The love story of Emperor Jahangir and Mehrunnisa, begun in the critically praised debut novel The Twentieth Wife, continues in Indu Sundaresan's The Feast of Roses. This lush new novel tells the story behind one of the great tributes to romantic love and one of the seven wonders of the world -- the Taj Mahal.
Mehrunnisa, better known as Empress Nur Jahan, comes into Jahangir's harem as his twentieth and last wife. Almost from the beginning of her royal life she fits none of the established norms of womanhood in seventeenth-century India.
Mehrunnisa is the first woman Jahangir marries for love, at the "old" age of thirty-four. He loves her so deeply that he eventually transfers his powers of sovereignty to her.
Power and wealth do not come easily to Mehrunnisa -- she has to fight for them. She has a formidable rival in the imperial harem, Empress Jagat Gosini, who has schemed and plotted against Mehrunnisa from early on. Mehrunnisa's problems do not just lie within the harem walls, but at court, too, as she battles powerful ministers for supremacy. These ministers, who have long had Emperor Jahangir's confidence and trust, consider Mehrunnisa a mere woman who cannot have a voice in the outside world.
Mehrunnisa combats all of this by forming a junta of sorts with three men she can rely on -- her father, her brother, and Jahangir's son Prince Khurram. She demonstrates great strength of character and cunning to get what she wants, sometimes at a cost of personal sorrow when she almost loses her daughter's love. But she never loses the love of the man who bestows this power upon her -- Emperor Jahangir. The Feast of Roses is a tale of this power and love, the story of power behind a veil.
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December 31, 2002
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Excerpt from The Feast of Roses by Indu Sundaresan
Nature had endowed her with a quick understanding, a piercing intellect, a versatile temper, sound common sense. Education had developed the gifts of nature in no common degree. She was versed in Persian literature and composed verses, limpid and flowing, which assisted her in capturing the heart of her husband.
-- BENI PRASAD, History of Jahangir
The months of June and July passed. The monsoons were tardy this year -- the nights hinted rain constantly with an aroma in the air, a cooling on the skin, soundless lightning across skies. But when morning came, the sun rose strong again, mocking Agra and its inhabitants. And the days crawled by, brazenly hot, when every breath was an effort, every movement a struggle, every night sweat-stewed. In temples, incantations were offered, the muezzins called the faithful to prayers, their voices melodious and pleading, and the bells of the Jesuit churches chimed. But the Gods seemed indifferent. The rice paddies lay plowed after the pre-monsoon rains, awaiting the seedlings; too long a wait and the ground would grow hard again.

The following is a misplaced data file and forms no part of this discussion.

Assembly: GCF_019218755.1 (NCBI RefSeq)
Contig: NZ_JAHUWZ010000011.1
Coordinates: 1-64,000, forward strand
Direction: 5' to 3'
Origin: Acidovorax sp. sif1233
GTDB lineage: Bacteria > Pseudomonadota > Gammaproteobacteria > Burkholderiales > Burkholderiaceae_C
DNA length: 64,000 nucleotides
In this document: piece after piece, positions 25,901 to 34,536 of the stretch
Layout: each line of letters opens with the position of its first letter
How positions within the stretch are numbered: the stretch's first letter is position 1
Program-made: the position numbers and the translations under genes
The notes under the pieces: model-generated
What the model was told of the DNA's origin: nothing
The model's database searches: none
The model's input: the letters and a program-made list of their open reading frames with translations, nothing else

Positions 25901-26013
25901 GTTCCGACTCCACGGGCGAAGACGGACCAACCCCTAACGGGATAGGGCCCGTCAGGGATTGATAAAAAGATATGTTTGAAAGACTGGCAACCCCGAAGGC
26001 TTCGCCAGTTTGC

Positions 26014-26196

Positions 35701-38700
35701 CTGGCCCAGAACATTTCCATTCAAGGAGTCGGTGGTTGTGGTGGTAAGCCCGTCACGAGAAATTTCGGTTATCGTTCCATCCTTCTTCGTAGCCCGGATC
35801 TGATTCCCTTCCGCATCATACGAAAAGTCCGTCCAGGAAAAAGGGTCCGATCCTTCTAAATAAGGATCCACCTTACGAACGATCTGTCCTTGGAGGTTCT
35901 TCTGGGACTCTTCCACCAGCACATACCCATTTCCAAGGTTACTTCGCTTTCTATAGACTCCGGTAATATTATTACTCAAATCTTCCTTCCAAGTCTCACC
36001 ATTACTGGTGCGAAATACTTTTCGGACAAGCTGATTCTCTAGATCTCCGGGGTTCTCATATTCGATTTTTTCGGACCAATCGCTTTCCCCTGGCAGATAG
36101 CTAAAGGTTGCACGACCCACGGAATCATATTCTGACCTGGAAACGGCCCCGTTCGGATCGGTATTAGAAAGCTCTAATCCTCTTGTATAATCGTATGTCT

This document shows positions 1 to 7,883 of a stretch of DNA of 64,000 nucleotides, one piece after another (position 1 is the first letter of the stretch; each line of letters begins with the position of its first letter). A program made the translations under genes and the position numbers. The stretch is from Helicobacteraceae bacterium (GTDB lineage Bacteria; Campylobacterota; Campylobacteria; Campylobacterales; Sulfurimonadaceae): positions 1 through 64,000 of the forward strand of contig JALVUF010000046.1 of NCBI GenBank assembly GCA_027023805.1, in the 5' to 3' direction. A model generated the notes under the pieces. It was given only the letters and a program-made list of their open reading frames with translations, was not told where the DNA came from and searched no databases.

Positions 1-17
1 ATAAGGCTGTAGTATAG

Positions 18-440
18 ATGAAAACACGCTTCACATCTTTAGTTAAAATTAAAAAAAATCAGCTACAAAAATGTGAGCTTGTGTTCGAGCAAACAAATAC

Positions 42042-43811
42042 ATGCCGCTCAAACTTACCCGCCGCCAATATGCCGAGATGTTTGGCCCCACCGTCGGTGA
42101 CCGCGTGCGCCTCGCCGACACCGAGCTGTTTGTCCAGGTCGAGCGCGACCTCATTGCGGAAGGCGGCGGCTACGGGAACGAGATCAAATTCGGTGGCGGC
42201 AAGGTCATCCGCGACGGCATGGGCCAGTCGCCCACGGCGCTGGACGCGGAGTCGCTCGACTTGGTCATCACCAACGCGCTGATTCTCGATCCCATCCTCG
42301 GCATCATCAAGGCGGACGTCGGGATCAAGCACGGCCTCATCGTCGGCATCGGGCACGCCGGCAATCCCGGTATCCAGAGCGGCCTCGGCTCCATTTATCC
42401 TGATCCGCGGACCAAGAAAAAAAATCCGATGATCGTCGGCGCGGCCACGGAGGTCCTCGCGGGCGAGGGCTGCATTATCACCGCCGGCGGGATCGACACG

A few people moved torpidly in the streets of Agra; only the direst of emergencies had called them from their cool, stone-flagged homes. Even the normally frantic pariah dogs lay panting on doorsteps, too exhausted to yelp when passing urchins pelted them with stones.
The bazaars were barren too, shopfronts pulled down, shopkeepers too tired to haggle with buyers. Custom could wait for cooler times. The whole city seemed to have slowed to a halt.
The imperial palaces and courtyards were hushed in the night, the corridors empty of footsteps. Slaves and eunuchs plied iridescent peacock feather fans, wiping their perspiring faces with one hand. The ladies of the harem slept under the intermittent breeze of the fans, goblets of cold sherbets flavored with khus and ginger resting by their sides. Every now and then, a slave would refresh the goblet, bringing in another one filled with new shards of ice. When her mistress awoke, and wake she would many times during the night, her drink would be ready. The ice, carved in huge chunks from the Himalayan Mountains, covered with gunnysacks and brought down to the plains in bullock carts, was a blessing for everyone, nobles and commoners alike. But in this heat, ice melted all too soon, disappearing into a puddle of warm water under sawdust and jute.